When we add a second fulfillment center (in Dallas, Texas, as indicated by the new yellow dot on the map above), we see the green areas now cover more ground. We have also eliminated Zone 8 entirely and only have a few states that would now be in Zone 7.
Finally, adding a third fulfillment center (in Brooklyn, New York, as indicated by the third and final yellow dot on the map above) further increases the regions that are included in the green shipping zones. We’ve also eliminated any states in the continental United States that would be in Zones 7 and up, leaving only a couple of areas that are in Zone 6. If your customers are located throughout the US, these fulfillment center locations provide a lot of coverage, including in highly populated states (California, Texas, New York, and more).
As you can see from the chart below, the higher the zone, the greater the shipping cost. This example uses a 20 lb. box with the dimensions, 4 x 9 x 12 inches. If you can keep the zone lower, it will be a more manageable cost for you and your customers.
What considerations are there for distributing inventory?
While this model of distributed inventory provides many benefits for e-commerce brands, it’s not necessarily the right fit for everyone. For example, if all of your shipments weigh less than a pound, you won’t see much costs savings, because these can ship for a flat price across the entire country, regardless of the zone they are being shipped to. However, for shipments over one pound, you will see a lower shipping cost if you ship from a fulfillment center located closer to the end customer, meaning that you can provide affordable delivery services to your clients.
Before deciding to distribute your inventory across a network of fulfillment centers, you will need to factor in the freight costs of distribution and the storage costs of having your inventory in multiple fulfillment centers. You must be able to demonstrate to your finance team that the upfront cost of utilizing multiple fulfillment centers is more than covered by the increase in online sales you get from offering reduced transit times and lower shipping costs.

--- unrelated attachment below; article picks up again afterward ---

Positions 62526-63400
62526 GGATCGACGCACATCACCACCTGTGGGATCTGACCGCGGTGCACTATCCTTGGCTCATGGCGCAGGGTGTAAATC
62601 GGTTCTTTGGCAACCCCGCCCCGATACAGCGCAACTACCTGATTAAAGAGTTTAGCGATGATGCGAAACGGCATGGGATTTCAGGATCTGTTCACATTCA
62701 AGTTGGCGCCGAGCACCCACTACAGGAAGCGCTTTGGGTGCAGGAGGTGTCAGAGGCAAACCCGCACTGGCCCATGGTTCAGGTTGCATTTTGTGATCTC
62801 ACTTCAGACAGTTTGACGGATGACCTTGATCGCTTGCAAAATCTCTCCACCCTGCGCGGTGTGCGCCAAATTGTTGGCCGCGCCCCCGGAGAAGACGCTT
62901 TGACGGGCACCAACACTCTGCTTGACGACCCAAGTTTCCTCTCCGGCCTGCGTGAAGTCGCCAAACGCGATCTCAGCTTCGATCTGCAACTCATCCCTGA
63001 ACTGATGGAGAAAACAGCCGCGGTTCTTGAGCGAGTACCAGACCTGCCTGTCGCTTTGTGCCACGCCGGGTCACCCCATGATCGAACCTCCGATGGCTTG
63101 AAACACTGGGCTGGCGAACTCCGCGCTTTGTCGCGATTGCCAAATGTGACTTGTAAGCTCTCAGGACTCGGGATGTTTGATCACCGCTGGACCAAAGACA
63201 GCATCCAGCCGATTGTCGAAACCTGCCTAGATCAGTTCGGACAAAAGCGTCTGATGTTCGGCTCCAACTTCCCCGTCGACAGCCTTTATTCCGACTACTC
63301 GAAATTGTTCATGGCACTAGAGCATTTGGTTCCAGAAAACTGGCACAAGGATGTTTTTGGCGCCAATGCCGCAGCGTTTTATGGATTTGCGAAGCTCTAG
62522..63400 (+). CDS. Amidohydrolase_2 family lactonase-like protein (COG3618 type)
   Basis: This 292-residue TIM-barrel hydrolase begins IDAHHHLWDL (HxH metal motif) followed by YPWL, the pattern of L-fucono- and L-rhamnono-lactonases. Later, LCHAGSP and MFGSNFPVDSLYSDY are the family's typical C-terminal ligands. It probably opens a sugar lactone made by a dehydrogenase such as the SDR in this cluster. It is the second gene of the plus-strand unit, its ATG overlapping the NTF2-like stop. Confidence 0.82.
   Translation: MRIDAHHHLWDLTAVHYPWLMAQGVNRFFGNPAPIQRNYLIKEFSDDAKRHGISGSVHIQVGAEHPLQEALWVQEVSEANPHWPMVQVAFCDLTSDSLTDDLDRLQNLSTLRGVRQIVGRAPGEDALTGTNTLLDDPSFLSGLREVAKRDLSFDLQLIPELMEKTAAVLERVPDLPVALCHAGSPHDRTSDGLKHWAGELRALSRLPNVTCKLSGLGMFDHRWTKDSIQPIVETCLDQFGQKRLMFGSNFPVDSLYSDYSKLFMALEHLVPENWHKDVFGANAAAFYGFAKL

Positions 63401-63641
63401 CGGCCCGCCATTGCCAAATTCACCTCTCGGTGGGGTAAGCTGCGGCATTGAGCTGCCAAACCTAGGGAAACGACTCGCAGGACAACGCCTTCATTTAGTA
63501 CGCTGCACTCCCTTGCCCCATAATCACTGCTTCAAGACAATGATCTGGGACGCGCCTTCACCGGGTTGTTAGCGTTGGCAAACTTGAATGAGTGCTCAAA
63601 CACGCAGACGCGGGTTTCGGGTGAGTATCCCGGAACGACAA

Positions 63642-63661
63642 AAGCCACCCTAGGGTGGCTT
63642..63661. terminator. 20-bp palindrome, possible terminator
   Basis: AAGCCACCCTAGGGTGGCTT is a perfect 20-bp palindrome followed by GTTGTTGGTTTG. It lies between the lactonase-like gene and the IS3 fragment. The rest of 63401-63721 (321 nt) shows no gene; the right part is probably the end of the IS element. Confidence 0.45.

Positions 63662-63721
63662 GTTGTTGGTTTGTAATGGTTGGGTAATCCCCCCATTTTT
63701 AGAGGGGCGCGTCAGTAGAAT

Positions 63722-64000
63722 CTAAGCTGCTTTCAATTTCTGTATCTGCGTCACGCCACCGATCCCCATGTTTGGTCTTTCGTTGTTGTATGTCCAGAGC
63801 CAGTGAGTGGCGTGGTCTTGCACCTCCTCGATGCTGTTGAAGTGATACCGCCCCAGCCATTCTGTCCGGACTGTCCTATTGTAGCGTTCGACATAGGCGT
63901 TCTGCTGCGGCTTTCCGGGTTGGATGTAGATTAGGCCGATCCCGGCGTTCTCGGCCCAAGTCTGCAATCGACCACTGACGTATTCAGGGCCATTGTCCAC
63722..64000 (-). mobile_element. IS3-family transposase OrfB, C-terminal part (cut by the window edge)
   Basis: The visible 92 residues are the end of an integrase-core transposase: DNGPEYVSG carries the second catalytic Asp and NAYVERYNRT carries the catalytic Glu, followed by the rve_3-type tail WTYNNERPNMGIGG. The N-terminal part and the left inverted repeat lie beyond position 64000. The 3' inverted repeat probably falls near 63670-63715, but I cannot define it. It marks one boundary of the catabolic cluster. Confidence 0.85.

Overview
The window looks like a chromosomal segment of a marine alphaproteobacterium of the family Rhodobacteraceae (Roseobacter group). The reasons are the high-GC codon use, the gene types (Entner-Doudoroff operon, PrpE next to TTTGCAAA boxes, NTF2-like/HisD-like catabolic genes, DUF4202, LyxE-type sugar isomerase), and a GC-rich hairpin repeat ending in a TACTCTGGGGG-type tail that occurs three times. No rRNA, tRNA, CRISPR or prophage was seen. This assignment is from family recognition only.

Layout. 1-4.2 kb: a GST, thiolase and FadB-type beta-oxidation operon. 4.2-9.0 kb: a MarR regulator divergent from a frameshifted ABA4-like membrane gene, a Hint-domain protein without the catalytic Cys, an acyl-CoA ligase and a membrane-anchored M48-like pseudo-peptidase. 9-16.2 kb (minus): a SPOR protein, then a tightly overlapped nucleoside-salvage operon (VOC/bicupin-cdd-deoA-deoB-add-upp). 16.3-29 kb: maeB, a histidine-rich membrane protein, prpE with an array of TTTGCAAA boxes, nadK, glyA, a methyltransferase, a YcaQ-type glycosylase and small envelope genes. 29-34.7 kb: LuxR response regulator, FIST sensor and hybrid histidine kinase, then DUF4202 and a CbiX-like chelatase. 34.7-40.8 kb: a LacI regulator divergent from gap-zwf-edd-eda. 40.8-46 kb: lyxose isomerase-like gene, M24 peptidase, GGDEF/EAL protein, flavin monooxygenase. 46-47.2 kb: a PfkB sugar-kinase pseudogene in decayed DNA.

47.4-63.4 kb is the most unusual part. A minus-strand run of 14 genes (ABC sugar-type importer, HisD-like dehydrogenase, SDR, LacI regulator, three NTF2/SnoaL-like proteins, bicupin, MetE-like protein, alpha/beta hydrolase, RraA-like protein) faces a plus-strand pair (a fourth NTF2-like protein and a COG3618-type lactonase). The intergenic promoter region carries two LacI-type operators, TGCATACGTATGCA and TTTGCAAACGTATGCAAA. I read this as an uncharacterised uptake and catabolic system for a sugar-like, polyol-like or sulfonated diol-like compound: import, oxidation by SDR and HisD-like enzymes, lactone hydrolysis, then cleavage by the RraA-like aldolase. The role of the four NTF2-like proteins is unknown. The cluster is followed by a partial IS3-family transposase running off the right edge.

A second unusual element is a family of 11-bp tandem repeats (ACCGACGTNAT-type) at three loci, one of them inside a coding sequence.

You will also need to have a higher amount of inventory on-hand so that each location has an economic order quantity (EOQ) and safety stock available. One way to solve for this is by choosing to send only certain products (e.g., the most popular items or combination of products ordered together) to certain fulfillment centers. That way, you’re not paying as much for warehousing or sending all of your products to every location, meaning that you can afford applying an affordable delivery. If one fulfillment center happens to run out of a product, you will have the other locations to serve as backups.
Incorporate technology to automate the process of an affordable delivery
The second key to offering affordable two-day shipping is automating the order fulfillment process using powerful algorithms that route each order to the optimal fulfillment center. The best supply chain software solutions should be vertically integrated with not only your sales channels, but also your fulfillment centers. This way you have a single system of record to run your entire back-office operations. Once the order is shipped, the tracking information is synced back to your store where it can be communicated to your customer.
Bringing together orders, shipments, inventory levels, and customers across fulfillment centers and sales channels into one supply chain solution helps unify information that traditionally lives in silos. This allows you to analyze all the information from disparate sources on one platform. You can use this data to make better inventory decisions, reduce stockouts with improved order forecasting, and even improve the upstream activities of inventory purchasing and manufacturing.
Consumers today expect convenience and speed with their online orders. High shipping cost is one of the top reasons for shopping cart abandonment, which prevents you from acquiring more customers. If you can offer a quick turnaround time and an affordable delivery – without using expensive expedited shipping options – you should see an increase in conversions.
The good news for e-commerce merchants is they can offer customers the turnaround they’ve come to expect at competitive prices. The most cost-effective way to do this is automating fulfillment from strategically located fulfillment centers. By covering several geographic areas, you can reduce shipping zones for your customers to save time and money. Just make sure you have the right technology in place and integrations set up, so your sales channels automatically send every order to the most efficient fulfillment center.